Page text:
One. That’s How Many Interviews You Need to Hire the Right Candidate.

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If you’re like most companies, you’ve already shifted to virtual interviews because let’s face it: The traditional process used at many organizations — multiple in-person interviews, meetings, and weeks of decision-making — isn’t going to work in these times. But is there more that you can be doing right now to improve your hiring process?

Now’s a good time to consider deploying the one-and-done interviews — that is, having the candidate partake in just one interview — to break the status quo of recruiting and hiring. Startups have used this approach for some time to find the right employees without sacrificing their values, beliefs, and sanity.  Plus, fast-growing companies don’t have time or resources to go through the usual weeks upon weeks of recruiting and hiring. They therefore understand the importance of using a simplified approach that gets down to the nitty-gritty.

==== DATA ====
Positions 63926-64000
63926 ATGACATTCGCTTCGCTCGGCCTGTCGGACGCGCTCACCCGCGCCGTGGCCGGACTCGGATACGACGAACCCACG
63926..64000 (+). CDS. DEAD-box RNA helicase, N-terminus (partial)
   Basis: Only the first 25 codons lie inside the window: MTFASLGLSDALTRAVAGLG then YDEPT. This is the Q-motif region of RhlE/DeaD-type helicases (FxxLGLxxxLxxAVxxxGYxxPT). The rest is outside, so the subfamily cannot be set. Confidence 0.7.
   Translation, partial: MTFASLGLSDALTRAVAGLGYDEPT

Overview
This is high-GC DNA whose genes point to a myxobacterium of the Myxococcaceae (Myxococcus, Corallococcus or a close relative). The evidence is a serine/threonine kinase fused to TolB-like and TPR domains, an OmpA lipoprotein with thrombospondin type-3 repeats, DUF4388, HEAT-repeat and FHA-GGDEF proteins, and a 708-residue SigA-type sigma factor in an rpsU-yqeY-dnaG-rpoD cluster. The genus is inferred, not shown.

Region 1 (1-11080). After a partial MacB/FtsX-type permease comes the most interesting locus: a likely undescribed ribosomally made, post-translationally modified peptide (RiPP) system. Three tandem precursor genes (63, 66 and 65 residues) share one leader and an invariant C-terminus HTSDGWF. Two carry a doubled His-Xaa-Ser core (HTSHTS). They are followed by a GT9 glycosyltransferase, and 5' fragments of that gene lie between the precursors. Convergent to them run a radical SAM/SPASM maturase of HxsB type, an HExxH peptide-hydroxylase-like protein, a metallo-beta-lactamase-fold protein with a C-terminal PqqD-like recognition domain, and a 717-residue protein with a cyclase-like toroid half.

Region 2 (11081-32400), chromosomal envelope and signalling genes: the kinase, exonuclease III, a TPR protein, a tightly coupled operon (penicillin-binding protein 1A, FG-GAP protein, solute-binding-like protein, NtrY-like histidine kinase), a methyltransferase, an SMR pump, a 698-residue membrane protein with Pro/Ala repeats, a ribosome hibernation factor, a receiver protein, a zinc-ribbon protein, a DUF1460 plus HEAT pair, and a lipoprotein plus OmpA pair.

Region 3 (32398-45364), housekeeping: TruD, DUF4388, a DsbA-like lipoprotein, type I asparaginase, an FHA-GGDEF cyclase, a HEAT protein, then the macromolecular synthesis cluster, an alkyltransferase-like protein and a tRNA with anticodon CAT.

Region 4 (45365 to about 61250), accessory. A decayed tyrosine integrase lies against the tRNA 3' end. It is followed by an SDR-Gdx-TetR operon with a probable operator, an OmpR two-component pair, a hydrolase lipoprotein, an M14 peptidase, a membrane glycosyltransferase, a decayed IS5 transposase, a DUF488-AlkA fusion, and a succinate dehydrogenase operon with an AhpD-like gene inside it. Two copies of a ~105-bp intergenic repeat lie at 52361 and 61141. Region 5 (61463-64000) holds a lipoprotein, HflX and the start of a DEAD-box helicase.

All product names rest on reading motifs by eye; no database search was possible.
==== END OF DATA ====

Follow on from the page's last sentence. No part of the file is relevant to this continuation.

Now, even if your company does have the time and the resources to do things the conventional way, it doesn’t mean you should. With so much of hiring virtual right now, and with time being of the essence, it makes sense to leverage one-and-done interviews.

Of course, if you’re going to do only one interview, you’ve got to make sure that the other elements in your hiring process make sense. So here’s how to strip back your approach, using just three steps to your process, to get straight to the point and eliminate the fluff around hiring.

1. Simple Phone Screening

Starting with a phone screen is still important — especially to narrow down the pool of applicants — and it doesn’t require a lot of change from conventional hiring approaches.

This step is particularly important to use as a conversation to get to know candidates and make them comfortable with your company. To do that, try leaving it unstructured. This may sound counterproductive, but doing so is critical for getting to know candidates and allowing them to shine. Asking broad questions like “Tell me about…” and “How do you deal with…” allows for open interpretation and gives candidates a chance to direct where they want to go with their answers. It also shows that you care about what they have to say and that you value their insight. Read more here…

Source: ERE

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